Posts Tagged ‘political transitions’

Perhaps not yet a Cuba Libre, but an opening nevertheless.

datePosted on 14:55, December 19th, 2014 by Pablo

In a previous life one of the US government roles I played was as co-team leader of the OSD/JCS Cuba Task Force. That was a combined team of officials and officers from the US Office of the Secretary of Defense (OSD) and Joint Chiefs of Staff (JCS) tasked with exploring contingency scenarios for Cuba, including refugee flows (then ongoing) as well as possible civil unrest and regime transition scenarios in the wake of the withdrawal of Soviet aid to the island nation and the increasingly geriatric nature of its original leadership. My co-team leader was a Cuban American political appointee, with the idea being that my academic experience studying authoritarian regime transitions and knowledge of the Cuban approach to irregular conflict would be balanced by his sensitivity to the domestic political implications of  any moves we proposed to undertake.

Although I cannot reveal much of what we did, I can say a few things about the process that has now led to a normalisation of diplomatic relations between the US and Cuba.

First, almost everyone in the US government realised that the embargo was a failure. However, the Cuban lobby is on a par with the gun and Israel lobbies when it comes to single issue fixation and willingness to spend money for the cause. This made Cuba a thorny political problem for any US government trying to improve relations with it, as the usual suspects would (and still do) immediately hurl the “soft on communism” and “appeasing dictators” invective as part of their negative electoral campaigning. This placed the issue in the “too hard” basket as far as most politicians were concerned, especially given the myriad of other issues at play and the trade-offs they involved. As a foreign diplomat said in my presence when asked about the US approach to Cuba: “That is a domestic matter, not a diplomatic one.”

Secondly, from the 1980s to the present day, every former Chairman of the Joint Chiefs of Staff and the US Chamber of Commerce have repeatedly called for an end to the embargo and resumption of full diplomatic relations. One would have thought that the weight of conservative military leaders and the leading business organisation in the US would hold some sway, but in fact their views were trumped by the lobbying efforts described above. Episodic attempts have been made to launch US business initiatives in Cuba (for example, in agricultural machinery), but the legal and monetary costs of circumventing the embargo by using off-shore subsidiaries, etc. simply proved too much given the limited nature of the potential returns.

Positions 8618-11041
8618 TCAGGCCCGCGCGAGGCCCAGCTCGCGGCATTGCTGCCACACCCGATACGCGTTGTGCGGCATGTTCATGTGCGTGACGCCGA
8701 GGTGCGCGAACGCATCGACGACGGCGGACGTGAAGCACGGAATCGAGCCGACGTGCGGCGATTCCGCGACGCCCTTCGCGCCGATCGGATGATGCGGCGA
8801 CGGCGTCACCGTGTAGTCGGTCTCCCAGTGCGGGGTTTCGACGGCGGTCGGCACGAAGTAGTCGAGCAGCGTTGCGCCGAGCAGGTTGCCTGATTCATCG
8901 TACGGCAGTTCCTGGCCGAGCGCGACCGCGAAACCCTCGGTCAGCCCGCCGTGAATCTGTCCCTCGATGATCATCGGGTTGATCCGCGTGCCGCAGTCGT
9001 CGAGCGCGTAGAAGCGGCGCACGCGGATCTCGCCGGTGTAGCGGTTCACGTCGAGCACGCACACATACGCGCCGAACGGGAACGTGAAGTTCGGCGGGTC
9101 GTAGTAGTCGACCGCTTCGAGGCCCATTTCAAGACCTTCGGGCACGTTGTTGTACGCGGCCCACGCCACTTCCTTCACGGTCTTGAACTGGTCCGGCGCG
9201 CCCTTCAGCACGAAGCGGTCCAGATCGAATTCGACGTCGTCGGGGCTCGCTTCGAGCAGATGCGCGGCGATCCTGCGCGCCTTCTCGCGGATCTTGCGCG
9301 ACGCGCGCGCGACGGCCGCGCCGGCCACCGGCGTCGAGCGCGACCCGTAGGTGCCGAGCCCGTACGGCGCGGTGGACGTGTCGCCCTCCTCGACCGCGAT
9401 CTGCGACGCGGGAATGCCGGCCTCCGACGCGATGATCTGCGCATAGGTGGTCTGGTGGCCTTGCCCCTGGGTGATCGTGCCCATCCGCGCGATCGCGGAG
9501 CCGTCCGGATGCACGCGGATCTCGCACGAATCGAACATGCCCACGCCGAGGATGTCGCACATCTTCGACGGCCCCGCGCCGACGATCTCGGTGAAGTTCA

Third, as of the early 1990s the Castro brothers increasingly delegated authority to second generation leaders, who now have been replaced in large measure by third generation revolutionary cadres (people in their 40s and 50s). In fact, both the Cuban exile community as well as the revolutionary leadership have seen the physical decline of the so-called “dinosaurios” (dinosaurs) and their replacement with younger, often more moderate leaders who were not present during the revolution and who therefore do not all have personal scores to settle stemming from it. My co-team leader was second generation and not fuelled by the rabid thirst for revenge exhibited by many of his parent’s generation (some of whom I got the dubious pleasure of meeting). Now that second generation’s children are coming to the fore. This has opened the door for initiatives focused on normalising relations.

But the issue remains complex. The end of the Cold War and fall of the USSR actually reinforced the view in some US policy circles that an embargo could, given the withdrawal of Soviet aid to Cuba, bring the Castro regime to its knees.  On the other hand, the increase in non-US foreign investment in Cuba after the Cold War (mostly but not exclusively in tourism) was seen by some in the US as making the embargo counter-productive when it came to promoting US business interests in its near abroad. Overlying these views was a persistent belief that Cuba continued to logistically and intellectually support Marxist-Leninist guerrilla groups in Latin America (including those that drug trafficked) as well as rogue regimes such as North Korea, Libya, Syria and Iran (to say nothing of Nicaragua and Venezuela). As a result, foreign policy opinion in the US after the Cold War remained very divided on the question of what to do with Cuba given the embargo and rudimentary diplomatic relations.

Yet given the demographic changes mentioned earlier, the question about Cuba the last twenty years has mostly been one of political timing: when is the opportune moment to make the move towards restoring normality to the bilateral relationship? Conventional wisdom on US presidential politics states that only during second terms can presidents get away with bold foreign policy initiatives, and even then they have to be popular and presiding over a strong economy in order to do so (since voters tend to ignore foreign policy issues when their pockets and bellies are full). However, owing to the perverse ideological evolution of the Republican Party, only Democrats would even contemplate doing so after 1990, which meant that it was left to Clinton or Obama to be bold (recall that Nixon opened the relationship with China and Reagan encouraged glasnost and perestroika, even if both Republican presidents did so for self-interested reasons).

I have little doubt that Clinton would have normalised relations with Cuba in his second term if he had not been hamstrung by the Lewinsky scandal, which helped turn the Elian Gonzalez saga into a Republican battle cry (Elian Gonzalez was a little Cuban boy who washed up on US shores in a raft in which his mother died. After weeks of to- and fro-ing between the US government and exiled members of the boy’s family, he was forcibly repatriated to Cuba to live with his divorced father. Sensing that Clinton was wounded by the Starr investigation into Cigargate, the GOP turned the boy’s ordeal into an anti-communist political circus, which effectively ended the quiet efforts Clinton’s administration had initiated with an eye towards opening up the Cuban relationship).